08.02.05 More Divorce Issues

Bill Heinrich  -  Jan 07, 2016  -  Comments Off on 08.02.05 More Divorce Issues

08.02.05 Mk. 10:10-12; Mt. 19:10-12




Mk. 10 Now in the house the disciples questioned Him again about this matter. 11 And He said to them,  


“Whoever divorces his wife

and marries another

commits adultery against her. 


12 Also, if she divorces her husband

and marries another,

she commits adul­tery.” 


Mt. 10 His disciples said to Him, “If the relationship of a man with his wife is like this, it’s better not to marry!”

11 But He told them, “Not everyone can accept this saying, but only those it has been given to. 12 For there are eunuchs who were born that way from their mother’s womb, there are eunuchs who were made by men, and there are eunuchs who have made themselves that way because of the kingdom of heaven. Let anyone accept this who can.”


“If she divorces her husband.”  This statement gives credence to the view that women had the right to divorce their husbands. This statement would never have been made if women were not permitted to obtain a divorce.


However, there were three occupations that were considered so dishonorable, that if a man decided to become employed in one of these, his wife could appeal to the court for a divorce and receive compensation for her loss.[1] Even if she knew that he was involved in one of these occupations before she married him, and she agreed that he could continue in that occupation, she could change her mind and file for a divorce. According to the traditions of the elders, these trades were,


  1. Dung collectors


  1. Leather tanners


  1. Copper smelters[2]


Amazingly, tax collectors, camel drivers, and shepherds are not listed in this group. If a wife did not have the right to divorce her husband, no comments about the subject would be either in the gospels or Mishnah.


“For some are eunuchs.”   The first two sections of this passage can easily be understood.  Some men were born eunuchs while others were castrated in infancy for their intended service to the royal court in later life as was the custom in the ancient Middle East.  However, that is not what is being said in this text.  It means that those who have the gift of celibacy should apply their energies for the Kingdom of God.  Paul also referred to celibacy as a gift (1 Cor. 7:2, 7). A similar idiom was spoken by Jesus when He said that if an eye or hand would offend the believer, it ought to be removed. He used a figure of speech.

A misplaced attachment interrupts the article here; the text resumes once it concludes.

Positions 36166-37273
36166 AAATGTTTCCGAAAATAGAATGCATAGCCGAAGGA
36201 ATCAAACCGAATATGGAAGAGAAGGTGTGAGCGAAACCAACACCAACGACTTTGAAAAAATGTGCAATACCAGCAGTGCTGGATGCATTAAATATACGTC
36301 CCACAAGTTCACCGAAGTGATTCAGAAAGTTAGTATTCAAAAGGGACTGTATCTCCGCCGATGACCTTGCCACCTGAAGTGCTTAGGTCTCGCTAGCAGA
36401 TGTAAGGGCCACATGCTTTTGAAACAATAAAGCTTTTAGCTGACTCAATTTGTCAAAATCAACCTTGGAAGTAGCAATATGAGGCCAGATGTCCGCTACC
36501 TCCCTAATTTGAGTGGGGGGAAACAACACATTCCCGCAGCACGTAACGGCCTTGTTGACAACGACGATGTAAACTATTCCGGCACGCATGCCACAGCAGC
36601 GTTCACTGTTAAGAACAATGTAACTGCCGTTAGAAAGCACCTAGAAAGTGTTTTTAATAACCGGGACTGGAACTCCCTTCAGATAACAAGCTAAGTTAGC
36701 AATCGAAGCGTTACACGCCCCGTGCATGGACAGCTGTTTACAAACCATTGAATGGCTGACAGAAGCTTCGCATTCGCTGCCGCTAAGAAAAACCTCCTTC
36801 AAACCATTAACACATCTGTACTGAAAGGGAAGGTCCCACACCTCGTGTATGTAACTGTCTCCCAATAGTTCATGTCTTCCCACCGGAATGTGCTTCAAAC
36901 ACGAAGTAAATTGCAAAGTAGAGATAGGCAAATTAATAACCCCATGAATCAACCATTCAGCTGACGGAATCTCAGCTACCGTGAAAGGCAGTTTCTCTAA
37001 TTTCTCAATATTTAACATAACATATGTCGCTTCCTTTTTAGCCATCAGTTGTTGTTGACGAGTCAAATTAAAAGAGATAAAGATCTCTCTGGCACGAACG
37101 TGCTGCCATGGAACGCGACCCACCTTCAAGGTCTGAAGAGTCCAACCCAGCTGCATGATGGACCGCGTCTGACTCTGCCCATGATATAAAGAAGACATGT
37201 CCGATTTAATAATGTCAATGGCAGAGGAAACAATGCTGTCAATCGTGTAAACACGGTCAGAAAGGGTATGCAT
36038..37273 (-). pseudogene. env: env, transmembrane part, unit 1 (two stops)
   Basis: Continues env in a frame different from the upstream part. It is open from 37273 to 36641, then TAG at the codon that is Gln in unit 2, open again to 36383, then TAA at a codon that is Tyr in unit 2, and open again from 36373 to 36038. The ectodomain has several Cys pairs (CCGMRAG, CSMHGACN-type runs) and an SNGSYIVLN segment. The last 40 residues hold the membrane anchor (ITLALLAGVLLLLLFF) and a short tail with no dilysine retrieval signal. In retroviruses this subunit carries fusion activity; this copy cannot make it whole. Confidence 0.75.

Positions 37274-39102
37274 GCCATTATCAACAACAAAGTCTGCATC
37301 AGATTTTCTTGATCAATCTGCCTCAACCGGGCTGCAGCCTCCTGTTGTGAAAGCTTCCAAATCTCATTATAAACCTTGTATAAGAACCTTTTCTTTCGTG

The early Church father, Eusebius, reported that Origen understood this text was to be taken literally and castrated himself.   Later in life, Origen understood that this phrase was not to be taken literally and that wise counsel in his younger years would have been helpful in preventing his life-changing event.[3]  Clement of Alexandria, however, may have had the most accurate interpretation:


A true eunuch is not one who is unable, but one who is unwilling to indulge in pleasure.


Clement of Alexandria, The Instructor[4]

[1]. Mishnah, Ketuboth 7.10.


[2]. For further study on the despised trades, see Jeremias, Jerusalem in the Time of Jesus. Chapter 14.


[3]. Eusebius, Ecclesiastical History. 6.8.2.

[4]. Thomas, The Golden Treasury of Patristic Quotations: From 50 – 750 A.D. 267.

Comments are closed.

  • Chapters